Confidentiality or Convenience: The cloud storage conundrum


The Google Drive Logo (source: Wikimedia Commons)

For many, sending personal data directly to a big tech company such as Google, Meta, Microsoft, etc. is worrisome as incendiary headlines about these companies’ data policy and security have dominated news feeds for the past 10+ years.

Cloud services such as ‘OneDrive,’ work by allowing users to upload files and download them later. The issue at hand is who is storing that data, and who sees that data before it is safely stored.

In terms of security, all ‘Google’ APIs, which facilitate the transfer of data between third-party and proprietary programs alike, rely on the OAuth 2.0 protocol for third-party interactions. OAuth 2.0 is widely used and trusted by developers.

Some cloud services are vulnerable to hackers due to sloppy programming, some services store too much personal data, account information, etc. in their upload and download requests. VPNs offer minimal protection against security hackers and more vulnerable users who don’t know what a VPN even is.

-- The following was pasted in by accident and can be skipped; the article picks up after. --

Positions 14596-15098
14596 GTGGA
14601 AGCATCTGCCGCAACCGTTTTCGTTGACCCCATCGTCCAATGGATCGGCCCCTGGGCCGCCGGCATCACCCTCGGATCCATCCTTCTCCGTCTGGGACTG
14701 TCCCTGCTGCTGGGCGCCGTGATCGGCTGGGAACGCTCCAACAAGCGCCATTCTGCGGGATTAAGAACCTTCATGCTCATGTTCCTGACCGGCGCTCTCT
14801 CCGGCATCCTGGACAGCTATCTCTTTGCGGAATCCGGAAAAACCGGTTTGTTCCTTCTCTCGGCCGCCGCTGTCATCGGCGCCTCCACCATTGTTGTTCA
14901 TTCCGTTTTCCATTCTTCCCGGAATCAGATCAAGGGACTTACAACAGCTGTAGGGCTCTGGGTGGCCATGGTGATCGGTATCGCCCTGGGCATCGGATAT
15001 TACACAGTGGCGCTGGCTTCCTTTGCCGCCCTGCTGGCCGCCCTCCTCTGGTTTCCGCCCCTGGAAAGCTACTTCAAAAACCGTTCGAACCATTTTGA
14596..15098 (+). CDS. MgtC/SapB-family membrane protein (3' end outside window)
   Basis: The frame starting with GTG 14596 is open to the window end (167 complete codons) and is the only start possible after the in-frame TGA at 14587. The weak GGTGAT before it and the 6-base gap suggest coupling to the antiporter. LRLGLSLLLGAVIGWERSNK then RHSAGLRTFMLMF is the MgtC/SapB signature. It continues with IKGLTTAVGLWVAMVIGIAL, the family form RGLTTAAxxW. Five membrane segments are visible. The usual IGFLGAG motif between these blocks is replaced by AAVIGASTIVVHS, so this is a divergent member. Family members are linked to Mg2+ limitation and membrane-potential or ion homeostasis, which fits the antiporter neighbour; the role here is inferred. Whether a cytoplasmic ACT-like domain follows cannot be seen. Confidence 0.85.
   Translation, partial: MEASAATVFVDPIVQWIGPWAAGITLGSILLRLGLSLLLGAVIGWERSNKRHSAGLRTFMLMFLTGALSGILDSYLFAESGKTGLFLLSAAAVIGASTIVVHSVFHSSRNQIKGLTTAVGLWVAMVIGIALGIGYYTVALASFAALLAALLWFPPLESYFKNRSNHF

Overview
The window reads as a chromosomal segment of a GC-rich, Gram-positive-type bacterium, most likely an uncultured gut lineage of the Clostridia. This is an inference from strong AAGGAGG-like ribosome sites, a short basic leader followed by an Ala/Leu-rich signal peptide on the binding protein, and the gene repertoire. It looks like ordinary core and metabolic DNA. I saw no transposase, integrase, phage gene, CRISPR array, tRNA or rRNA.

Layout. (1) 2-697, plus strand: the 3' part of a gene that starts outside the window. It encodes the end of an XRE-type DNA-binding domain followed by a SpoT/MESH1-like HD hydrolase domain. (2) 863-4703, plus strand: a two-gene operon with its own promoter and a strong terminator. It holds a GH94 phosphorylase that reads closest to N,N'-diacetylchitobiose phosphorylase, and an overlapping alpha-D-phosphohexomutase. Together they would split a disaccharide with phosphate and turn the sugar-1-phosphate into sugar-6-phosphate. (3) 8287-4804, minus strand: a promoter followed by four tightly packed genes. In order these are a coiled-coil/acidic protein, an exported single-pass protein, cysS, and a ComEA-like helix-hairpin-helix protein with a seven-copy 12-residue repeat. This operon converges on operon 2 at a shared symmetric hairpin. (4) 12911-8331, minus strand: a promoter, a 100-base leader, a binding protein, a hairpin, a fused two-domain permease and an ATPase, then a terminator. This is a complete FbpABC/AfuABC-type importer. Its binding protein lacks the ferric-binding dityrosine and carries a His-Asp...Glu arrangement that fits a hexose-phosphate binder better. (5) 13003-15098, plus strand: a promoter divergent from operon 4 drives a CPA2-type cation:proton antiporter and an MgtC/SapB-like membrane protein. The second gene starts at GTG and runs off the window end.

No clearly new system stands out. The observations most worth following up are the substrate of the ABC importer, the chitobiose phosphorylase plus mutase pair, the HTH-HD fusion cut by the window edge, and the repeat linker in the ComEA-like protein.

A VPN (Virtual Private Network) redirects your internet requests through an external server. These servers can be in other countries to hide your location and using one protects your data such as your IP address.

Many of these vulnerable customers may put sensitive data into a cloud service. They may not realize that sending files over ‘Gmail’ uploads those files to Google Drive. Many people’s passwords, SSNs (social security numbers), etc. maybe just sitting in the cloud, easily accessible to tech companies and hackers.

While many people gloss over privacy policies, terms of service, etc. making a cloud storage account may warrant at least a skimming of those documents. Doing so will inform you about exactly what the company can legally do with your data.

However, even if you’re okay with the privacy policy, that may not protect you from hackers, so to ensure maximum safety, store any personal data on a personal computer, or external drive.